For Book Talk Tuesdays during November I'll feature picture books from the themes on the Picture Book Month website's calendar.
For a list of books on each theme, click the links to Page in Training, a great blog written by a twitter friend.
Nov 1: Alphabet
The Absolutely Awful Alphabet, by Mordicai Gerstein
There are lots of things to love about this inventive alphabet book. First, it's one big long sentence with each creature eager to take action against the next. For example, "E, is extremely evil and eager to exterminate...F..."
Second, each letter is illustrated to show the characteristics of the monster (or wacko, or ignoramous) with hilarious expressions. I particularly like the rude and rotten ruffian, who has an untrustworthy glint in his eye.
Third, the word choice will keep writing workshop flowing for lessons upon lessons. There's no dumbing-down for the child audience here; Gerstien flaunts words like bumpkin, cantankerous, and oaf - an open invitation to break out a dictionary. (Recommended for grades 2+)
Nov 2: Outer Space
Goldilocks is sick of her mom's overly strict expectations, so she jets off to find herself a new planet to live on. Well, sure enough, none of the planets is "just right" - except for Mars.
This silly story told in rhyme with vivid painted illustrations is a fun example of a twisted folk tale and a good text for teaching about "just right" books.
(Recommended for grades 2+)
Nov 3: Seasons
City Dog, Country Frog, by Mo Willems
This is a beautiful book about the friendship between an unlikely pair: a dog and a frog. Large-size watercolors document their antics together through three seasons, but when winter comes we need to use our inference skills to understand why frog doesn't show up to play one day. Tender and bittersweet. (Recommended for grades 1+)
Nov 4: Bears
The Biggest Bear, by Lynd Ward
This Caldecott winner is one of my all-time favorite books. The theme of boy and his doomed pet gets me every time. (The Yearling, A Day No Pigs Would Die...)
Johnny Orchard wants to shoot a bear. Everyone else in his town has done it, and he's tired of being the only one who doesn't have a bearskin on the side of his barn. But when he goes into the forest looking for a bear to shoot, instead he finds a bear to love. He adopts the cub, brings it home, and everything goes fine until the bear begins to look for more food. He drinks all the maple syrup in the sugar shack, ransacks Ma's pantry, and ruins the neighbor's corn field.
Johnny may end up shooting a bear after all, but not the way he wanted to.
(Recommended for grade 1+)
Nov 5: Colors
Red Sings from Treetops: A Year in Colors, by Joyce Sidman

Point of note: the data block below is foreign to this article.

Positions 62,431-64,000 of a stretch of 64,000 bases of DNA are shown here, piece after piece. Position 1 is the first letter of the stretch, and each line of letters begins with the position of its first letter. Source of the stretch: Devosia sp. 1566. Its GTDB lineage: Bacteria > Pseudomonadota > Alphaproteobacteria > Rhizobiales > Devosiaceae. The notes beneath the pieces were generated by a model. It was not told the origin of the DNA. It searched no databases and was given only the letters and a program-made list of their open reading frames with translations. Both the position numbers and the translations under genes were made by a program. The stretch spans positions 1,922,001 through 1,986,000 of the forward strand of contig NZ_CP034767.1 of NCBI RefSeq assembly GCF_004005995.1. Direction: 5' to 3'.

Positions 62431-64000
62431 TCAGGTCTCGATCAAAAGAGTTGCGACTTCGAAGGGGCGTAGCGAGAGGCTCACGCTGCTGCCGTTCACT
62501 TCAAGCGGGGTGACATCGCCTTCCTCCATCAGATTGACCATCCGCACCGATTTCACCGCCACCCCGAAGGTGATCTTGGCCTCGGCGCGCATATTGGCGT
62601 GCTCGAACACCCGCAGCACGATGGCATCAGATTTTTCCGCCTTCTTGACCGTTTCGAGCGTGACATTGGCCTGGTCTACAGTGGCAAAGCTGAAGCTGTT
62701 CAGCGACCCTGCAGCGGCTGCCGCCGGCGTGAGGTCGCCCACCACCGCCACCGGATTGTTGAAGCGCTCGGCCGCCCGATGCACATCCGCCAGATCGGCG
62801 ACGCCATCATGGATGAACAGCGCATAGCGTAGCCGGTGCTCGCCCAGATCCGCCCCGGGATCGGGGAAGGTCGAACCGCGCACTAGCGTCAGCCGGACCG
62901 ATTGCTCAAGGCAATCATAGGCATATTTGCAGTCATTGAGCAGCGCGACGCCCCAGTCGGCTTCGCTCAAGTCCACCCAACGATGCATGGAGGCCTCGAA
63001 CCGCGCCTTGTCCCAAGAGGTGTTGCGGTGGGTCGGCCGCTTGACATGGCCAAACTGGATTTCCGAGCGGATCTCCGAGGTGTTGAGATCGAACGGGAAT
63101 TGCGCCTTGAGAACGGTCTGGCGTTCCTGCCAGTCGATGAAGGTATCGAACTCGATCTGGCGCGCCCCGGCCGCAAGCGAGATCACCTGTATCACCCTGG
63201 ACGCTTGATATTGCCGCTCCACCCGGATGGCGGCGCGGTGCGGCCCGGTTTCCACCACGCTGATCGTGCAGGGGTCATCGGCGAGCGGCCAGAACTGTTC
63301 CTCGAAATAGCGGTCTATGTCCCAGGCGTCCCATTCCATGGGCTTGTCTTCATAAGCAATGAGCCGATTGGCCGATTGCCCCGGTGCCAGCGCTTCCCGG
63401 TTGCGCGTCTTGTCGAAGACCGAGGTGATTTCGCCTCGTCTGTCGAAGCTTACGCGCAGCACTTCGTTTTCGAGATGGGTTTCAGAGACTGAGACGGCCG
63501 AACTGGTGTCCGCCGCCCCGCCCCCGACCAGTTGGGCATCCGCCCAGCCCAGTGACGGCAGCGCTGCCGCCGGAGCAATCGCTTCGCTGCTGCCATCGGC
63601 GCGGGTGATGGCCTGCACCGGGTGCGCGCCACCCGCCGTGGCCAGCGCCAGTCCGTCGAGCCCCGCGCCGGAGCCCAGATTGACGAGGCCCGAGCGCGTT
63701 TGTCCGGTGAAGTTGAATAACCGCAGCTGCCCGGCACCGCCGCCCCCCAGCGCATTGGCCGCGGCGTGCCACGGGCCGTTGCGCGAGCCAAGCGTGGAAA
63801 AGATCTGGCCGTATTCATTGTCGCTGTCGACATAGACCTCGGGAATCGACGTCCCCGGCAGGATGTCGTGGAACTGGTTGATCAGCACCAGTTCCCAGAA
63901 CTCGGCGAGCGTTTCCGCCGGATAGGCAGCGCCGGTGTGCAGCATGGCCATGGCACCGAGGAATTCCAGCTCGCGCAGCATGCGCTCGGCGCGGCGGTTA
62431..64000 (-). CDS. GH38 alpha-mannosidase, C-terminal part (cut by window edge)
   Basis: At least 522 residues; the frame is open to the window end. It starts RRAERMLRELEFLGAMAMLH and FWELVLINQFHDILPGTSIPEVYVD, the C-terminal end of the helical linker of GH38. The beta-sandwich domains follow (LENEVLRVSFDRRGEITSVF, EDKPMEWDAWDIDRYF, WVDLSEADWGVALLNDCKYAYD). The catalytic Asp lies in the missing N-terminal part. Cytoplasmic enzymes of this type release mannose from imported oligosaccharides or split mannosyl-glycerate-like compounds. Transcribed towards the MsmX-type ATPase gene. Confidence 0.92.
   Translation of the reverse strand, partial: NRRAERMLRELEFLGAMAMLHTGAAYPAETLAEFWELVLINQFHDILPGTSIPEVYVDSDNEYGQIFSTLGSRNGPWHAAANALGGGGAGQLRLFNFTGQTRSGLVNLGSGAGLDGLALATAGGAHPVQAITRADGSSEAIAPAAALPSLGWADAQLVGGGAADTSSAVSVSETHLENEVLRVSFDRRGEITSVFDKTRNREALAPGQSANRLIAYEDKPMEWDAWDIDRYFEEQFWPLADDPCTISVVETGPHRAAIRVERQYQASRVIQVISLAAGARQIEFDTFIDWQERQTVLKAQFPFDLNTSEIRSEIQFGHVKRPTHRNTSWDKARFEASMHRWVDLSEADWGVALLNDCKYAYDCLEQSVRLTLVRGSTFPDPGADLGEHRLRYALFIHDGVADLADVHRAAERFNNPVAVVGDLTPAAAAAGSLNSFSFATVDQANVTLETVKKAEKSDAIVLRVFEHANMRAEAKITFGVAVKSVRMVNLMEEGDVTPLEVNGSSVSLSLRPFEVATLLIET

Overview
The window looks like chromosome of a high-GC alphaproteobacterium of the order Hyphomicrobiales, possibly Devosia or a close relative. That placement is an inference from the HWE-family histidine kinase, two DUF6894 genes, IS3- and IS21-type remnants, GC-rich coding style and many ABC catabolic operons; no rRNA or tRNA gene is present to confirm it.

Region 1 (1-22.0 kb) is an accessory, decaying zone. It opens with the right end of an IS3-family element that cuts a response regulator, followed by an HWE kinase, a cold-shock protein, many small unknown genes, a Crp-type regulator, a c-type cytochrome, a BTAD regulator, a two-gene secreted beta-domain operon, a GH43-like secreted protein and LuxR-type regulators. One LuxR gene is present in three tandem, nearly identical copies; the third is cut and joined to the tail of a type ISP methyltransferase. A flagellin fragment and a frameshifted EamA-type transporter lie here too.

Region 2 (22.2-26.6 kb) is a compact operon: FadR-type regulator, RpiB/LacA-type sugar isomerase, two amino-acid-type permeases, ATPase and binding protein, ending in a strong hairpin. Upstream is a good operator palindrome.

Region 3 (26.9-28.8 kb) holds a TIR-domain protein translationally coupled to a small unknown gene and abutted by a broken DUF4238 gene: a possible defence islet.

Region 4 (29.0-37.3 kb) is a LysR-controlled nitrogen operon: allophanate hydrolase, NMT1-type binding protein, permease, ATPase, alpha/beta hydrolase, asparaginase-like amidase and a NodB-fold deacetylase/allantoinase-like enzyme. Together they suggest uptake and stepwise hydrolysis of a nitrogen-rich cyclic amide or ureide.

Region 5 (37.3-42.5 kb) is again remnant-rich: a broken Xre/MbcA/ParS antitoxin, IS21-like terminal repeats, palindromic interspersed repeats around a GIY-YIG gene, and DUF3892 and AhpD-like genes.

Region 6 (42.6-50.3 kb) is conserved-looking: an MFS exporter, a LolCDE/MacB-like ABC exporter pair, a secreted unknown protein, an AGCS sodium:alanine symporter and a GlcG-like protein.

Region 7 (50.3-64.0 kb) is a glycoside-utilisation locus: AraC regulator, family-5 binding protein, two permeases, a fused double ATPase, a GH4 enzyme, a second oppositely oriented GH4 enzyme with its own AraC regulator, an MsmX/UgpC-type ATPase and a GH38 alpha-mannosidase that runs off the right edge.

This Caldecott Honor book looks at the tones of different colors through the seasons. Red in spring is not the same as red in the fall. The same is true of yellow and all the other colors.
They take on different hues depending on what is happening around them. In the spring, green is "new and shy", but in the fall it's "tired, dusty, crisp around the edges".
The accompanying mixed-media illustrations support the concept; we see how tones of the colors change with the seasons, just as the free verse describes.
(Recommended for all ages, especially for use at higher grades as part of color study.)
Nov 6: Transportation
I Stink!, by Kate and Jim McMullan
These two books, one about a big garbage truck and the other about a plucky tug boat, are written in a fun conversational tone. Both are great for talking about active verbs and for introducing transportation words: push, pull, shove, ram.
The illustrations put us right in the action as the machines do their jobs. We get a good sense of the scale of each one, sometimes zooming in close and other times getting a wide angle view to see them at work with others.
(Recommended for grades PreK+)
Nov 7: Birds
Sparrow Girl, by Sara Pennypacker
Set in communist China, 'Sparrow' girl refuses to stand by and watch as thousands of birds drop from the sky after being blasted by farmers in an effort to save crops. She secretly saves a few of the sparrows in the family's barn.
When Mao's plan is foiled by a plague of insects that ruins the harvest, the sparrows she rescued end up saving the day.
Folk-style paintings emphasize the historical content. This would make a good introduction for older students to the Communist Era in China or for younger students as an example of taking the moral high ground and of personal integrity.